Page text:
IN 2016, Canadians fretted about the implications of a Trump presidency on U.S.-Canada relations. Four years later, the prospect of Joe Biden in the White House is restoring hope, says Angus Reid Institute.
Indeed, three-in-five Canadians (61%) say a change in administration will have a positive effect on the rapport and connectivity of these two long-time allies and trading partners.
This represents five times the number of people who said the same about the incoming Trump administration after his electoral victory.
The last four years have had an incredibly damaging impact on Canadian views of the United States overall. Today, just one-third (35%) say they view the U.S. as a valuable friend and ally, compared to 53 per cent in 2016. Canadians are also now half as likely to say that America is a positive player in international affairs (17% vs 35% in 2016).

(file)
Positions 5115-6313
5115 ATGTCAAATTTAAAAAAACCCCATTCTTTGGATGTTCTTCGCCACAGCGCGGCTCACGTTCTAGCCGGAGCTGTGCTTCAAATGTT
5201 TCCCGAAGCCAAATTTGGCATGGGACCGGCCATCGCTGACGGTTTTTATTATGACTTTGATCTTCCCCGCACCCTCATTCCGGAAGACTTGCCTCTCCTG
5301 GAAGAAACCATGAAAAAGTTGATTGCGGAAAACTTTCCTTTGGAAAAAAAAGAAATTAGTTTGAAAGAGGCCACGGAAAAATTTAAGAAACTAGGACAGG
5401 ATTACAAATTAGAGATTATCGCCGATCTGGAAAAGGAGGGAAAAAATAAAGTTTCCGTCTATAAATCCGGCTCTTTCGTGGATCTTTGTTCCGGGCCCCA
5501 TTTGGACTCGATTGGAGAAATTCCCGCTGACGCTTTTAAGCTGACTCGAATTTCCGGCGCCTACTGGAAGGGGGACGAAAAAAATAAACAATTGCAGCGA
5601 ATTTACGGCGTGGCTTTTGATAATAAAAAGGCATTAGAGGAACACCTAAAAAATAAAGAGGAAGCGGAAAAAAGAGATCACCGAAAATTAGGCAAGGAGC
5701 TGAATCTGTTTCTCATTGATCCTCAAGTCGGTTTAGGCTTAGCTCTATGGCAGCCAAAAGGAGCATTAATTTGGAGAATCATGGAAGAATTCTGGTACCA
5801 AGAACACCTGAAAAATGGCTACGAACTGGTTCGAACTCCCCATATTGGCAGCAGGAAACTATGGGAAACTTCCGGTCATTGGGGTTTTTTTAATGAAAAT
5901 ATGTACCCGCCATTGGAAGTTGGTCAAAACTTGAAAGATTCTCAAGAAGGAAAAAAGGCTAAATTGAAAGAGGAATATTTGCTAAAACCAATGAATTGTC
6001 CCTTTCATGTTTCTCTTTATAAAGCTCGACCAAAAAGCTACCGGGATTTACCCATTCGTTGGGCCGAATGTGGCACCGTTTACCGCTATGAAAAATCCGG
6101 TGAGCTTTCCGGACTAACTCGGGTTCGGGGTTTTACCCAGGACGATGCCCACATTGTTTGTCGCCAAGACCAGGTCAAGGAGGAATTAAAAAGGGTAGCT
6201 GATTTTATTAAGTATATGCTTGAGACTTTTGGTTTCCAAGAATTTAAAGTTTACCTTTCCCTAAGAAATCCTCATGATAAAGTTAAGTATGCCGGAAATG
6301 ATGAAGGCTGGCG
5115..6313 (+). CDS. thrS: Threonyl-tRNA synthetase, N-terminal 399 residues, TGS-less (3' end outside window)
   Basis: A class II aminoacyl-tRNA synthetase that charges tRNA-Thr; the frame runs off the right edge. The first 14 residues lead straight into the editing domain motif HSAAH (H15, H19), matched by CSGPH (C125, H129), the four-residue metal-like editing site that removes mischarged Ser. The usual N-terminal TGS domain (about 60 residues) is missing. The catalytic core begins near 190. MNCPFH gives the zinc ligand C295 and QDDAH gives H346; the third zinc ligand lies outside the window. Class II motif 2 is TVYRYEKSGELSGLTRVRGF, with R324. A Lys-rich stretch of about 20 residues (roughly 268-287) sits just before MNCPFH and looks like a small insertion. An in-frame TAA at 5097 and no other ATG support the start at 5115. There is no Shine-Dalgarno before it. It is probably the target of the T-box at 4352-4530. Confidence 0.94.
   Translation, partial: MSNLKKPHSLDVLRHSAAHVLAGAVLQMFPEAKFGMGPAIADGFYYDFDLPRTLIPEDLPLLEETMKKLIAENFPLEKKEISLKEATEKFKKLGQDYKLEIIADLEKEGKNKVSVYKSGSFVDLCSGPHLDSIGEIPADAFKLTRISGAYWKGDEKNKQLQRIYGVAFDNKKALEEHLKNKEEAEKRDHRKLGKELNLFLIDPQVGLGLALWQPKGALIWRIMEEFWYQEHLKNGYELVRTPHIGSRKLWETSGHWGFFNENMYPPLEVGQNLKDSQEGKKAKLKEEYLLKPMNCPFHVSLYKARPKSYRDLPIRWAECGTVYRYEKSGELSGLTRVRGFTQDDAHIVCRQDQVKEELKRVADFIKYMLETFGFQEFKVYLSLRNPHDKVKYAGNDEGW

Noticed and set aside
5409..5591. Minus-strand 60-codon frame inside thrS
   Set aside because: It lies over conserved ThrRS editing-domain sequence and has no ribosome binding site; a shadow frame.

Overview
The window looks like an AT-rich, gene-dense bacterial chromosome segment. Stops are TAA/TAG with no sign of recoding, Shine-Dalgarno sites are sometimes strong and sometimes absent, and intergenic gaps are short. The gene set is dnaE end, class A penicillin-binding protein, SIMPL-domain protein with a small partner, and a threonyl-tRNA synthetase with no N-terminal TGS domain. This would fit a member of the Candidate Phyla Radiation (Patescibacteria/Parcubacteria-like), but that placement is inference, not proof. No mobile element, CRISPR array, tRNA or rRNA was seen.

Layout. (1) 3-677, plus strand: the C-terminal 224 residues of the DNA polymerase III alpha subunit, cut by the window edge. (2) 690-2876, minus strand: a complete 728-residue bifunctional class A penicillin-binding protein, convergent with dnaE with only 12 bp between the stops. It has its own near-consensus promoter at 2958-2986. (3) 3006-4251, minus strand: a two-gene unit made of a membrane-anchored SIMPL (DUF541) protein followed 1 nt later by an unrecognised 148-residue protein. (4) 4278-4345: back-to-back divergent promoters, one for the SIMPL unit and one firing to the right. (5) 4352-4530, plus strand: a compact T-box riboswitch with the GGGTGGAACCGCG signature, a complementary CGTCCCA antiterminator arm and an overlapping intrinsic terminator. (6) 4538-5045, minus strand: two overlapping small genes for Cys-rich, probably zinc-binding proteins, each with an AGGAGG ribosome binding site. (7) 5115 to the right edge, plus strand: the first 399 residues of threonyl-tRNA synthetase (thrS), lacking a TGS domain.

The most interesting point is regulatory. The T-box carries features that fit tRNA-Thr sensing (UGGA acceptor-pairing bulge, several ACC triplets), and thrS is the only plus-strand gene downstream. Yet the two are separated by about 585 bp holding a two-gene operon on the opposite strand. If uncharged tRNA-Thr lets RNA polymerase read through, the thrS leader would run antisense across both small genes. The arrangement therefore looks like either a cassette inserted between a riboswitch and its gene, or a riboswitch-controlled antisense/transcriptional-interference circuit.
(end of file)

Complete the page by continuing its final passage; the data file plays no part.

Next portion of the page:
And while many are hopeful the Biden administration will make progress in overcoming the COVID-19 pandemic – half (50%) say this – a significant segment (39%) has little faith. A similar number are equally unsure about Biden’s ability to bring the country back together. Nearly half (46%) say America is so divided, it will never fully recover or reunify in a post-Trump era.
More Key Findings
* Few would like to see the shared border between the two nations opened anytime soon. Indeed, seven-in-ten (68%) say it should be closed until at least March.
* Canadians are overwhelmingly of the opinion that the U.S. election was fair and should not be contested. Three-quarters (75%) say this, though 41 per cent of past Conservative voters disagree.